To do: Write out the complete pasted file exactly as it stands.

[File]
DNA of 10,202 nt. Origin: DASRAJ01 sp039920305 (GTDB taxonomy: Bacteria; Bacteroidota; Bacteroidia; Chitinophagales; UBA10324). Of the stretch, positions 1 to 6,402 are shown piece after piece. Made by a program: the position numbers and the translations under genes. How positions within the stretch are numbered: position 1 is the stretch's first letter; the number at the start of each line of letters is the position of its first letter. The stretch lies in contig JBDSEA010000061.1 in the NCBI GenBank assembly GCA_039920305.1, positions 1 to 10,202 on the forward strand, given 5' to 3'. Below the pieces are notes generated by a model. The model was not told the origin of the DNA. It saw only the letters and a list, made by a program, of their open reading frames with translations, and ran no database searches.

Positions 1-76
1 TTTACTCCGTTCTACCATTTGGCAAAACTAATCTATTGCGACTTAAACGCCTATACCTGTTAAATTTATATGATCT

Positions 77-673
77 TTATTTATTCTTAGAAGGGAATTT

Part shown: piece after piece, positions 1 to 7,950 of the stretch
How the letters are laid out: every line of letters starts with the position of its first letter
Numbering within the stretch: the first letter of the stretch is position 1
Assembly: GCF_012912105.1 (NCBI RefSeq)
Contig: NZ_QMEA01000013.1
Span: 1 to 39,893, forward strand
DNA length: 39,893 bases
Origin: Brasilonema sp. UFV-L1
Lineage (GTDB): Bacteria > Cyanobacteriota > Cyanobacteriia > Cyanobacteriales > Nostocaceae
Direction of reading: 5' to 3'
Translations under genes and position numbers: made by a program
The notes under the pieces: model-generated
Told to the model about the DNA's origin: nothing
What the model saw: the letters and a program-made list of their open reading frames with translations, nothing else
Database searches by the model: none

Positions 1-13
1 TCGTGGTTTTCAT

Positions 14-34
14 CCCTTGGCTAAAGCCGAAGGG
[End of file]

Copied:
DNA of 10,202 nt. Origin: DASRAJ01 sp039920305 (GTDB taxonomy: Bacteria; Bacteroidota; Bacteroidia; Chitinophagales; UBA10324). Of the stretch, positions 1 to 6,402 are shown piece after piece. Made by a program: the position numbers and the translations under genes. How positions within the stretch are numbered: position 1 is the stretch's first letter; the number at the start of each line of letters is the position of its first letter. The stretch lies in contig JBDSEA010000061.1 in the NCBI GenBank assembly GCA_039920305.1, positions 1 to 10,202 on the forward strand, given 5' to 3'. Below the pieces are notes generated by a model. The model was not told the origin of the DNA. It saw only the letters and a list, made by a program, of their open reading frames with translations, and ran no database searches.

Positions 1-76
1 TTTACTCCGTTCTACCATTTGGCAAAACTAATCTATTGCGACTTAAACGCCTATACCTGTTAAATTTATATGATCT

Positions 77-673
77 TTATTTATTCTTAGAAGGGAATTT

Part shown: piece after piece, positions 1 to 7,950 of the stretch
How the letters are laid out: every line of letters starts with the position of its first letter
Numbering within the stretch: the first letter of the stretch is position 1
Assembly: GCF_012912105.1 (NCBI RefSeq)
Contig: NZ_QMEA01000013.1
Span: 1 to 39,893, forward strand
DNA length: 39,893 bases
Origin: Brasilonema sp. UFV-L1
Lineage (GTDB): Bacteria > Cyanobacteriota > Cyanobacteriia > Cyanobacteriales > Nostocaceae
Direction of reading: 5' to 3'
Translations under genes and position numbers: made by a program
The notes under the pieces: model-generated
Told to the model about the DNA's origin: nothing
What the model saw: the letters and a program-made list of their open reading frames with translations, nothing else
Database searches by the model: none

Positions 1-13
1 TCGTGGTTTTCAT

Positions 14-34
14 CCCTTGGCTAAAGCCGAAGGG